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In 2020, Retiring on CPP and OAS Alone Would Be a Disaster

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CPP and OAS are the two main pension benefits available to Canadian retirees. Unfortunately, they don’t usually pay enough to cover most peoples’ retirements. CPP only pays about $640 a month on average, while OAS maxes out at $613. Together, they don’t usually pay even $1,300 a month — less than the rent on a one-bedroom apartment in Toronto. On top of that, both benefits are taxable, so the amount you receive is even less than it looks!

Even in the best of times, retiring on CPP and OAS alone would be a bad idea. In 2020, it would be a truly disastrous mistake. This year, there are a number of factors at play that would make it even harder than usual to survive on just CPP and OAS. We can start with the most obvious.

It’s still a lot harder to find a part-time job

A lot of Canadian retirees depend on part-time jobs to get by. Between CPP, OAS, and a part-time job, it’s possible to make ends meet. Unfortunately, part-time jobs are harder to get this year than before. The COVID-19 pandemic hit employers in the pocketbooks and cost the economy many jobs. While business is coming back to life, we’re still at historically high unemployment numbers. This makes finding a part-time job harder than it was last year.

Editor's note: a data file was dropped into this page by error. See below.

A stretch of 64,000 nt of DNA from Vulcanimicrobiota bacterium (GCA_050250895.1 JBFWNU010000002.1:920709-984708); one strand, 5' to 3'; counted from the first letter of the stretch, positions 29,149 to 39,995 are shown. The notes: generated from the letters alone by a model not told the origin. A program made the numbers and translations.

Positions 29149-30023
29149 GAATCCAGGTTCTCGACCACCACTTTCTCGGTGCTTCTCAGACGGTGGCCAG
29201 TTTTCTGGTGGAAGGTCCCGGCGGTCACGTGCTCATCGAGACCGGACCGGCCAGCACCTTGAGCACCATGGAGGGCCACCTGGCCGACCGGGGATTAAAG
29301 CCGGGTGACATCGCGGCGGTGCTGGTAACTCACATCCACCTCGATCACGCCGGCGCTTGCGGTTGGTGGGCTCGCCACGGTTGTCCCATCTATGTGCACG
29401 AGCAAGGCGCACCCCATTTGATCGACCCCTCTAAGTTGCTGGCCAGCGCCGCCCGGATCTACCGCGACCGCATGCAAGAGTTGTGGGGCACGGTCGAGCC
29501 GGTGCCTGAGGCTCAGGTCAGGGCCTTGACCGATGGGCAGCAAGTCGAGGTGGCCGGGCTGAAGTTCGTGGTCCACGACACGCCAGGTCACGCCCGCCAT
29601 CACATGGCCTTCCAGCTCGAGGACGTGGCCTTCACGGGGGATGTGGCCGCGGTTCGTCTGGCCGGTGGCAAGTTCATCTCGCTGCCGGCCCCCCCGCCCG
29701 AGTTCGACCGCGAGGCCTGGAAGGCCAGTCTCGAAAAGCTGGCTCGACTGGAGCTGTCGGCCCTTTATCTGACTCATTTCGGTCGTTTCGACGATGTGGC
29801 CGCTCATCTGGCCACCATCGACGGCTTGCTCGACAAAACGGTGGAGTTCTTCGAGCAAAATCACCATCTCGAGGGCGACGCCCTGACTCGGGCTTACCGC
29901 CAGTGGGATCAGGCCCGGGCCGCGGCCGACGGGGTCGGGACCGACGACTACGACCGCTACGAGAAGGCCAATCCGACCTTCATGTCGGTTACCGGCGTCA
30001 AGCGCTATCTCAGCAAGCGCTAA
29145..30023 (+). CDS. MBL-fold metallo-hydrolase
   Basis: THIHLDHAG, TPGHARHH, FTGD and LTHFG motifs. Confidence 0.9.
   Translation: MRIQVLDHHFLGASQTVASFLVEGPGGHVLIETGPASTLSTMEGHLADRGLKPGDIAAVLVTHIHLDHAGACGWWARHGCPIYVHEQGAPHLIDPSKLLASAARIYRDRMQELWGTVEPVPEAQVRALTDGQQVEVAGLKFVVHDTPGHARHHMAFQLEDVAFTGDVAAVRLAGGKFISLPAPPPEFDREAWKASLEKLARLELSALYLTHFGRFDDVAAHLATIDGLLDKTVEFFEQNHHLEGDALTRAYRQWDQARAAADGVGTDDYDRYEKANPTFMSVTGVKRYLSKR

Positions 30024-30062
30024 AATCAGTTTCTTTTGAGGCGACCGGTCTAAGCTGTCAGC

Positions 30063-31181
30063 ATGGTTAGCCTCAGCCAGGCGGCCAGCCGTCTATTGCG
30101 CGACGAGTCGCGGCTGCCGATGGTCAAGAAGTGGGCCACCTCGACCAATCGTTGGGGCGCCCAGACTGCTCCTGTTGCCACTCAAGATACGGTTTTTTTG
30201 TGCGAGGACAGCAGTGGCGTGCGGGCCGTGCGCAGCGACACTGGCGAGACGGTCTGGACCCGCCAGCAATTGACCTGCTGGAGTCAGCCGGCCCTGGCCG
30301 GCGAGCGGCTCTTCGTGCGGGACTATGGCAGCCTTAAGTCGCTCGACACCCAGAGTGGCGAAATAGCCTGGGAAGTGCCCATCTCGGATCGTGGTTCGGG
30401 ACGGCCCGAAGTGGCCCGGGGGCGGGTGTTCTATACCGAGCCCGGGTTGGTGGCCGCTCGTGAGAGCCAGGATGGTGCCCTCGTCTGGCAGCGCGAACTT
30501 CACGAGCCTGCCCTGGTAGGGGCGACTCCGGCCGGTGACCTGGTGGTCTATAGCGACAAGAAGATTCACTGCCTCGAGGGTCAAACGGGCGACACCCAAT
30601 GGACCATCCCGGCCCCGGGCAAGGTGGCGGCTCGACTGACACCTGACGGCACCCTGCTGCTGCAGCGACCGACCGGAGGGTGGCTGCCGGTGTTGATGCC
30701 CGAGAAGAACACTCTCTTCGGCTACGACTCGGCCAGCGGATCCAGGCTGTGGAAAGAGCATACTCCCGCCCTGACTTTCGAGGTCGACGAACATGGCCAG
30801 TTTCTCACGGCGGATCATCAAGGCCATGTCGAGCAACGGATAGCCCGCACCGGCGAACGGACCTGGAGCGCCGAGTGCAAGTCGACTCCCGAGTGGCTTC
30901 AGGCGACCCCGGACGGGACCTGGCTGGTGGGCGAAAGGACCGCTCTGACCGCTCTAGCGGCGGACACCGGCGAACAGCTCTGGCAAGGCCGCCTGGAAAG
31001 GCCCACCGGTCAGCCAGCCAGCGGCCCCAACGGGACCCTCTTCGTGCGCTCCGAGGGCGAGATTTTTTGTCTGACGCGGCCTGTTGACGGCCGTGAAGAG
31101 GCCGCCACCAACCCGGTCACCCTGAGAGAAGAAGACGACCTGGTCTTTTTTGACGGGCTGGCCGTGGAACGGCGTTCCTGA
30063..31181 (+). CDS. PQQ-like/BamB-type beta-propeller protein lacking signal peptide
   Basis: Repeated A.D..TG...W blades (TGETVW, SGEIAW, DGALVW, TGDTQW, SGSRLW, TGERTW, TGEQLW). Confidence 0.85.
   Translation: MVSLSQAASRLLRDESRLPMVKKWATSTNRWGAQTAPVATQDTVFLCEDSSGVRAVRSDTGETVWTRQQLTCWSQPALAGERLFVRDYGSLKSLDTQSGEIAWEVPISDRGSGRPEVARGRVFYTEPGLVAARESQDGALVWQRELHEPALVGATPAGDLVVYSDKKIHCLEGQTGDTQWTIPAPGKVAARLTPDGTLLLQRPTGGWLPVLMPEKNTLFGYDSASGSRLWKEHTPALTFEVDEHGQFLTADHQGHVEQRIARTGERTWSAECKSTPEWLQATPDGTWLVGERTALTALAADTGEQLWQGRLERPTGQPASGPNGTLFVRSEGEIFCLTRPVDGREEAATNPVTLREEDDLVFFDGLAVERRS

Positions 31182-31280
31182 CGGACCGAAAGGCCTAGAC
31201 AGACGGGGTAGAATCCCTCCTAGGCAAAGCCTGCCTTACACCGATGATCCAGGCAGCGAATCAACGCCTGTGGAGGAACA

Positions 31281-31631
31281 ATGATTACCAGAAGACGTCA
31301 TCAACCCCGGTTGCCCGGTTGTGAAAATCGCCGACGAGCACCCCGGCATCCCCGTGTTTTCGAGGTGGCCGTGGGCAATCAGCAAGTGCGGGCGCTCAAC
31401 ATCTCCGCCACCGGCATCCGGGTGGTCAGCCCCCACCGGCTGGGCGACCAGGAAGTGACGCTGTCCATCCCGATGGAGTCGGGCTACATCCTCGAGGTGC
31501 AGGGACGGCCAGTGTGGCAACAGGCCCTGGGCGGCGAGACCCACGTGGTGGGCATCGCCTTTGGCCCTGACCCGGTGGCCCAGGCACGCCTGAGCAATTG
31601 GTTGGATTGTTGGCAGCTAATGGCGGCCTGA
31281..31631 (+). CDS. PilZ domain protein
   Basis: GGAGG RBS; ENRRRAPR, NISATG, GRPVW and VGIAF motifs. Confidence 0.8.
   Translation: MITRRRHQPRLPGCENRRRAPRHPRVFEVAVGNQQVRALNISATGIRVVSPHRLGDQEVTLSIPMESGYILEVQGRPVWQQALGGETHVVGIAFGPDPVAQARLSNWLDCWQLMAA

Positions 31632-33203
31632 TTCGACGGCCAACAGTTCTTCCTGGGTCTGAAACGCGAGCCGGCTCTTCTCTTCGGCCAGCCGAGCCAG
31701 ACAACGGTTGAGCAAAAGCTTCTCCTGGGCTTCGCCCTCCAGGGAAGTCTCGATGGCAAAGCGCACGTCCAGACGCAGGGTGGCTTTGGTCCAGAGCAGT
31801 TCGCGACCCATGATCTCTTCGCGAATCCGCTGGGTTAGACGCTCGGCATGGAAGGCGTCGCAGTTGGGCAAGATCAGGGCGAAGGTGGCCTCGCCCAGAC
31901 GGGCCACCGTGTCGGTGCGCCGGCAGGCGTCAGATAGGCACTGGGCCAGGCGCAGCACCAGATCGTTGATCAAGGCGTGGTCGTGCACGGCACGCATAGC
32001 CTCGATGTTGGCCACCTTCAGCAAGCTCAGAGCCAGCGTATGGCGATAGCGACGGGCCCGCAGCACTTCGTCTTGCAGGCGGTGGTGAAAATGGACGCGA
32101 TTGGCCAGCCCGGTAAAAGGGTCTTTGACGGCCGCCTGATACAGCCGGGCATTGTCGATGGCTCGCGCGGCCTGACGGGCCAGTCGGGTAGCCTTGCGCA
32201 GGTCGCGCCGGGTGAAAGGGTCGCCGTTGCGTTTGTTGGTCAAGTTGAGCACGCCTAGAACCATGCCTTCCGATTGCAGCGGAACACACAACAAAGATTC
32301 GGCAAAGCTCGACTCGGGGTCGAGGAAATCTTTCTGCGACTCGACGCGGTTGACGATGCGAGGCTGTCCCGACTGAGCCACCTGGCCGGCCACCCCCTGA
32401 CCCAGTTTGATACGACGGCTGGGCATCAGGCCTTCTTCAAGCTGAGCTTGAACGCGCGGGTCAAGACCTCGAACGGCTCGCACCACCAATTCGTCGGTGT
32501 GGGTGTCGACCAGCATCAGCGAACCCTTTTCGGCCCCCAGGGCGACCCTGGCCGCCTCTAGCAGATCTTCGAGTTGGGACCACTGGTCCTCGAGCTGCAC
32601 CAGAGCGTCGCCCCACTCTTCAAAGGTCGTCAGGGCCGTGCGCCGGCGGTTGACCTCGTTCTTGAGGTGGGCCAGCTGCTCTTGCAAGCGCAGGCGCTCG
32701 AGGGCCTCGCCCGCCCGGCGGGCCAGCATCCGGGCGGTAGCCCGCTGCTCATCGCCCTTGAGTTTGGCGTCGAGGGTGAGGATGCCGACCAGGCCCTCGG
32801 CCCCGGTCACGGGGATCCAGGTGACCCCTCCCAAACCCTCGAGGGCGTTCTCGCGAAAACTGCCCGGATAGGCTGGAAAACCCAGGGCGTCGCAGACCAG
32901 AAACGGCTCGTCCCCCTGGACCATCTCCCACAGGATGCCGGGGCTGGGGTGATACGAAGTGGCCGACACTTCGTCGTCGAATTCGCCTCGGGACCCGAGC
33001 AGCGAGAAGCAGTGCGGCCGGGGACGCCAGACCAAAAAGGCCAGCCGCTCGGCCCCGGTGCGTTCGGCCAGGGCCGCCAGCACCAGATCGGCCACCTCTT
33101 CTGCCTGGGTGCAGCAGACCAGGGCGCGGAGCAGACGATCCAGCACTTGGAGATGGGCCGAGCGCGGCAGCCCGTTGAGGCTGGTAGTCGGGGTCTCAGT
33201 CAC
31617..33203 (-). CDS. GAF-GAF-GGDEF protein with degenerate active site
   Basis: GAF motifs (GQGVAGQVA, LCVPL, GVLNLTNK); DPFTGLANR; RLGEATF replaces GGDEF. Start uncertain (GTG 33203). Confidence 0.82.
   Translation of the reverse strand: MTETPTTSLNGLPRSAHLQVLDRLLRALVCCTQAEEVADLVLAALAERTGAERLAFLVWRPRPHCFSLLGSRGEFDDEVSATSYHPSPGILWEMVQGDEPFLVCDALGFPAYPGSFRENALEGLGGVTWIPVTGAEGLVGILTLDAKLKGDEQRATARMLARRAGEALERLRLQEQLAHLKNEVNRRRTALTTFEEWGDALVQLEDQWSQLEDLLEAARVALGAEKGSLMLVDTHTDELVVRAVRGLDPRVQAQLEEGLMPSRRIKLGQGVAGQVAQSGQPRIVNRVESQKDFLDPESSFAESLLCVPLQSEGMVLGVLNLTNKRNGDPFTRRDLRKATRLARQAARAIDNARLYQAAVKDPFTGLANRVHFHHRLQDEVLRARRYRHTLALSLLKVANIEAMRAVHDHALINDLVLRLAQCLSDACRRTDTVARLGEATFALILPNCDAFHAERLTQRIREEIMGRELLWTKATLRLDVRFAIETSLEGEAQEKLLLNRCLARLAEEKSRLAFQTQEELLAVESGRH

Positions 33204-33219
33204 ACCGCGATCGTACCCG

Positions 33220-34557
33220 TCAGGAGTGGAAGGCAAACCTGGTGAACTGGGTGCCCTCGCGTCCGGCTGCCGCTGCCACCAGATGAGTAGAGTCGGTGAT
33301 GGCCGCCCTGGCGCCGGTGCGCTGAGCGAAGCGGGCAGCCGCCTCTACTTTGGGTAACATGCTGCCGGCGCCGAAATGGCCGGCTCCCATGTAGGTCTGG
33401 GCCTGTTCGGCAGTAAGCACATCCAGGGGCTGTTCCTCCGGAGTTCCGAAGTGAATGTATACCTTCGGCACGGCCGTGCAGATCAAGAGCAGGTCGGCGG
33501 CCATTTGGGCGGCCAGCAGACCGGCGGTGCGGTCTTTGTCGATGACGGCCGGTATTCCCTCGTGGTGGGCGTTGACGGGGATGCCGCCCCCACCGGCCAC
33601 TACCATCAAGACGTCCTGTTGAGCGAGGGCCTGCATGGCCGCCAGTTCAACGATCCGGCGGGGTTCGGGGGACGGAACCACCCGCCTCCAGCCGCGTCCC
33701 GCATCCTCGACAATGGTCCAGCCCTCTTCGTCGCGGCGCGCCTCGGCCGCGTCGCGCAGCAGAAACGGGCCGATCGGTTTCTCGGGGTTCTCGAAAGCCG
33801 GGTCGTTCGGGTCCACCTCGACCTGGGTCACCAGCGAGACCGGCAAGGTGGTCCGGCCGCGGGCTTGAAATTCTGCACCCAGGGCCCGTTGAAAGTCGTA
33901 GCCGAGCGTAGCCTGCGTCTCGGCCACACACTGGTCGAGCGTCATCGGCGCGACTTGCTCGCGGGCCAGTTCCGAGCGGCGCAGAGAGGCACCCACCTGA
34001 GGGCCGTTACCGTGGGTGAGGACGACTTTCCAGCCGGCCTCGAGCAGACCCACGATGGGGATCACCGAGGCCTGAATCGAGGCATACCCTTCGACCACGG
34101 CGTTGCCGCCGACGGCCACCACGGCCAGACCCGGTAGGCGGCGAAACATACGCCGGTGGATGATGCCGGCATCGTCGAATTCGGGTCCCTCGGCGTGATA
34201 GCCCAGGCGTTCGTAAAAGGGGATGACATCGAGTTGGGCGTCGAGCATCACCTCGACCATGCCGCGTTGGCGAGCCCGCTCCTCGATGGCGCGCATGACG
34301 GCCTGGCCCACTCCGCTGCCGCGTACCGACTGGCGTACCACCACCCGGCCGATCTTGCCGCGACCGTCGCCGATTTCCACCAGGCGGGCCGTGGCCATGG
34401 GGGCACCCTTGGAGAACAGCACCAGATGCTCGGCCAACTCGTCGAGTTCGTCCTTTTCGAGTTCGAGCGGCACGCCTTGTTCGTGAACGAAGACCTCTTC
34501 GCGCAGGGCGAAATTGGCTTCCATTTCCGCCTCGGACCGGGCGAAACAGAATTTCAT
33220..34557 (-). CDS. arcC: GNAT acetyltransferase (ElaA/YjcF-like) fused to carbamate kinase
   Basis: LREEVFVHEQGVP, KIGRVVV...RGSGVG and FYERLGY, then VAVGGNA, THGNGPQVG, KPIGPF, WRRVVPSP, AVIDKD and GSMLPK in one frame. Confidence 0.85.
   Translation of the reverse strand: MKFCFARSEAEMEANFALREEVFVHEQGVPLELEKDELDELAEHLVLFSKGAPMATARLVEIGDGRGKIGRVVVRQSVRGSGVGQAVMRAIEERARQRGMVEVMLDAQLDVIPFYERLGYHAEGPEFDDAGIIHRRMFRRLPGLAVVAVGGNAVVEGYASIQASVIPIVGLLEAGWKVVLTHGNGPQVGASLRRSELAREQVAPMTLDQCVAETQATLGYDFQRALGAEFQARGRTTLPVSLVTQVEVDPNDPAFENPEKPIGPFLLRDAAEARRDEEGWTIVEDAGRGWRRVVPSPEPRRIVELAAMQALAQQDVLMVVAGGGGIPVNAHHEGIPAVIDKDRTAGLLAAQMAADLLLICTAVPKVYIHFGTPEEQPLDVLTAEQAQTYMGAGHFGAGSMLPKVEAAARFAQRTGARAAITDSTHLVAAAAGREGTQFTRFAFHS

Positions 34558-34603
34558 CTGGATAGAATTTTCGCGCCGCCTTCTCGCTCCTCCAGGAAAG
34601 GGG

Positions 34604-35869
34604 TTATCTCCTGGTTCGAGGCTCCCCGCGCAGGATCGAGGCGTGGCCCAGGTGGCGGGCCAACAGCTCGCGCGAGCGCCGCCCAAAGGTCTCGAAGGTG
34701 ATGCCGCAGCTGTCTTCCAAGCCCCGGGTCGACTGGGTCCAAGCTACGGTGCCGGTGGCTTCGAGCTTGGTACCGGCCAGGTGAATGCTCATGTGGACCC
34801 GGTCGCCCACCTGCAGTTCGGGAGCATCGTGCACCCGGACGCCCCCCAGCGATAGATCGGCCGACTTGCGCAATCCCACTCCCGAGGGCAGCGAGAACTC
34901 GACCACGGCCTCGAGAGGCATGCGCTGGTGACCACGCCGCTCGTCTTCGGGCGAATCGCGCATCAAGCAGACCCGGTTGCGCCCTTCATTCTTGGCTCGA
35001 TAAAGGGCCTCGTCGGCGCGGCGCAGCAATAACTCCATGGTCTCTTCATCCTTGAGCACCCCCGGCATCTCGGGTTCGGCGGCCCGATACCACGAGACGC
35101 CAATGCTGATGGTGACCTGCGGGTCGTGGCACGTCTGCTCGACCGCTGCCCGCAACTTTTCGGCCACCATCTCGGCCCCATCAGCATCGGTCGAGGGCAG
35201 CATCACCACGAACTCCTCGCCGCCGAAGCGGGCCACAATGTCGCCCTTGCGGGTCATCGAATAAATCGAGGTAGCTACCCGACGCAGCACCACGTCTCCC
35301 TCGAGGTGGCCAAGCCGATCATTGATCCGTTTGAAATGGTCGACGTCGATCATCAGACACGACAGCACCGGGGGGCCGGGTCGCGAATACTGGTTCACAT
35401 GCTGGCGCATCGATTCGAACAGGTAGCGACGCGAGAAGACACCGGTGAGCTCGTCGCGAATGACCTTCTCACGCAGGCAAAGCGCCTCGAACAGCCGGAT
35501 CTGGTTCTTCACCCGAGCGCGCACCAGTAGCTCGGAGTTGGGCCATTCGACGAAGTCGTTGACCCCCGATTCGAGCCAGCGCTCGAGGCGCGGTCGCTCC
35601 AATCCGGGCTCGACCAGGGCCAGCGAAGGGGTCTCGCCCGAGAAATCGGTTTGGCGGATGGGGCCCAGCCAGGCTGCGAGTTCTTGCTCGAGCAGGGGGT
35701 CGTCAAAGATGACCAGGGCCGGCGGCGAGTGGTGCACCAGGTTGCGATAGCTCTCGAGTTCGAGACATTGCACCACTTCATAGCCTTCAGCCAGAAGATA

Real estate is surprisingly strong

Normally, when lots of people are out of work, real estate takes a hit. Unfortunately, that’s not happening this year. Housing prices are still hitting new highs in many markets, which means the cost of living is still high. It does look like rent is down 10% nation-wide, but 10% isn’t a huge difference. So, we’re looking at a situation where unemployment is high while rent remains expensive. It’s not a good time to depend on only CPP and OAS while renting.

What you can do instead of relying on CPP and OAS alone

Because of a number of economic factors, 2020 is a tough time to be trying to get by on only CPP and OAS. Fortunately, if you have savings, you don’t have to. If you invest $500,000 at an average yield of 3%, you’ll get $15,000 a year back in income. That, on top of CPP and OAS, could be enough to live off of — especially if you hold a portion of it in a tax-free environment, like a TFSA.

To illustrate the power of investing, let’s imagine you invested $500,000 in a bond fund like the BMO Mid-Term US Investment Grade Corporate Bond Index ETF (TSX:ZIC). ZIC is exactly the kind of investment that retirees should be looking at. It’s based entirely on bonds, which are far safer than stocks because of their superior claim on earnings. Nevertheless, it still has a 2.88% yield — not too far off the 3% just mentioned.

If you invested $500,000 in ZIC, you’d get about $14,400 back in income every year. If you held $69,500 of that position in a TFSA, $2,000 of that income would be completely tax free. Take the whole position together, and you’d have a nice income supplement that could really boost your CPP and OAS pension. Not bad at all!

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